The European Union allowed some insurance contracts for Iranian oil until July 1, scaling back an earlier plan to spare coverage against the risk of tanker collisions and spills from sanctions on Iran altogether.
EU foreign ministers approved today in Brussels detailed rules for enacting sanctions against Iran outlined on Jan. 23, the bloc said. Because insurers of almost all the world’s tankers follow European law, its provisions on insurance tied to Iranian oil have an impact beyond EU borders.
Europe has joined the U.S. in strengthening sanctions against Iran in a bid to persuade Tehran to discuss all aspects of the Islamic nation’s nuclear program and open it further to United Nations inspectors. The Iranian regime says its atomic activities are for civilian purposes including electricity production.
“Iran cannot ignore the international community and should be in no doubt that we will ratchet up the pressure until it chooses a different path,” U.K. Foreign Secretary William Hague said in a statement today.
The date and location of major world powers’ talks with Iran over its nuclear program will be made public “in the coming days,” EU foreign policy chief Catherine Ashton said today. She will represent the five permanent United Nations Security Council members plus Germany in the negotiations.
“We continue to follow the twin-track approach regarding their nuclear program,” Ashton told a press conference after the ministerial meeting. “My focus is on trying to get the talks moving again.”
The EU is seeking to balance the desire to punish the Iranian regime for the atomic-energy program, which western governments say aims to build nuclear weapons, against concerns about the economic impact that the oil embargo would have amid slowing growth.
Crude oil for May delivery rose 1.8 percent to $107.28 a barrel at 12:01 p.m. on the New York Mercantile Exchange. Brent oil for May settlement gained 1.8 percent, to $125.35 a barrel on the London-based ICE Futures Europe exchange, taking its increase to 21 percent in the past six months.
To address a U.K. request for more study of the impact that the tighter loophole for third-party liability insurance and environmental-liability insurance will have on global oil prices, the ministers agreed to review the exemption before a meeting in May.
The new detailed rules will take effect tomorrow, when they are published in the bloc’s Official Journal, the EU said. As part of the January restrictions, the EU also decided to freeze the assets of the Iranian central bank as well as of eight other entities and a ban on trade in gold, precious metals and diamonds from Iran.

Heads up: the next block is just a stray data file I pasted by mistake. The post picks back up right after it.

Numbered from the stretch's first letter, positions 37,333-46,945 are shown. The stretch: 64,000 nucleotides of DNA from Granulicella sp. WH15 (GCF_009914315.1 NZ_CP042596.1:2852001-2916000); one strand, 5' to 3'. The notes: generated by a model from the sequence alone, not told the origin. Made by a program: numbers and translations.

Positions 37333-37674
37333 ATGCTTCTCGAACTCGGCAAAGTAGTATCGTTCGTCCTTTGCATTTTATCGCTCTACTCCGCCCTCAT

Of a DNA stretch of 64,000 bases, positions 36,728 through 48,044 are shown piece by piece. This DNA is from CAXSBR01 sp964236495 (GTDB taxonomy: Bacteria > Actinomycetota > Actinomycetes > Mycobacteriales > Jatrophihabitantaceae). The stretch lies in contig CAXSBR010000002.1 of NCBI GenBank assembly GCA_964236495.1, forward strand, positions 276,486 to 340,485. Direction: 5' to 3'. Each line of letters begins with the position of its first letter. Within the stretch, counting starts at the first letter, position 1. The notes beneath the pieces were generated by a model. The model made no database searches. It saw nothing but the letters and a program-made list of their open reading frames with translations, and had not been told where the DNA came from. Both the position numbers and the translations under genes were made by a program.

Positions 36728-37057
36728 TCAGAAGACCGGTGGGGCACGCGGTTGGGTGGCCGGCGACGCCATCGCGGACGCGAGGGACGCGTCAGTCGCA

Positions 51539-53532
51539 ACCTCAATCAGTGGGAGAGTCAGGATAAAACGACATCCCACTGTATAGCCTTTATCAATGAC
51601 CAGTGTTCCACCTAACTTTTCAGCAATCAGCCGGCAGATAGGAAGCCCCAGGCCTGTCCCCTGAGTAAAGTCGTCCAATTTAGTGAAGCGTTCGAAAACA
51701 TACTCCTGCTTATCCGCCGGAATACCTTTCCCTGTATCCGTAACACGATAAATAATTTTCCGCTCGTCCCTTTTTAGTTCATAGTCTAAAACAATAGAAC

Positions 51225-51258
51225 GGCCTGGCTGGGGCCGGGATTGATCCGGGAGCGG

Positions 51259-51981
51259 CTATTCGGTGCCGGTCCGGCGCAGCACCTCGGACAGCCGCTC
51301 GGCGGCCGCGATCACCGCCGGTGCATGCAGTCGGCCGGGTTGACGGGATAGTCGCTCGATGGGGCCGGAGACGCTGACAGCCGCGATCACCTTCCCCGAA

“The regulation approved today defines the precise scope of the measures agreed in January, including the trade restrictions on oil and petroleum products and on petrochemical products and the asset freeze against the Iranian central bank,” the EU said in a statement.
While the January agreement included a ban on oil imports from Iran, the EU allowed existing contracts, as well as insurance related to them, to continue until July 1. Under that decision, the sanctions would affect insurance for 95 percent of the world’s tankers that are covered by the London-based International Group of P&I Clubs, according to insurers and ship owners.
Iran’s output dropped last month to 3.45 million barrels a day, the lowest level since September 2002, according to data compiled by Bloomberg. Exports slid to 1.8 million barrels a day from 2.3 million at the end of last year, according to Citigroup Inc. They may decline as much as 1 million barrels a day after July, the International Energy Agency said March 14.
The U.S. Department of Energy said there was “emerging evidence” that some shipments of Iranian oil under existing contracts are being reduced because of the unwillingness of U.S. and EU insurance providers to cover them, according to a report published on Feb. 29.
Initial drafts of the EU’s more detailed rules for enacting the trade penalties emerged in February, when the bloc’s regulators proposed fully exempting insurance against the risk of tanker collisions and spills from the restrictions.
Today’s decision to permit third-party liability insurance and environmental-liability insurance until July 1 will allow tankers owned outside the EU to continue for three more months to carry Iranian oil even if they are insured in Europe. Frontline Ltd., Overseas Shipholding Group Inc. and owners of at least 100 supertankers said last month they would no longer call at Iranian ports because of the insurance ban.
The International Group has pressed the EU to grant an exemption for insurance against crashes and pollution, Andrew Bardot, the organization’s secretary and executive officer, said last week.
China, Iran’s largest customer, will take steps to prevent European sanctions from stopping imports, such as nominating an insurer to cover Iranian shipments, Yan Zhichong, general manager of tanker operator China Shipping Development Co., said March 16. India, the biggest buyer of Iran’s oil after China and Japan, said it may provide sovereign guarantees to domestic shipping companies that carry Iranian oil to replace European insurers.
EU ministers also decided today to add 17 people responsible for serious human-rights violations in Iran to its travel ban and asset freeze, bringing the total targeted to 78. The bloc also banned exports of equipment and software intended for use in the monitoring or interception of Internet and telephone traffic. The sanctions regime was extended by 12 months until April 2013.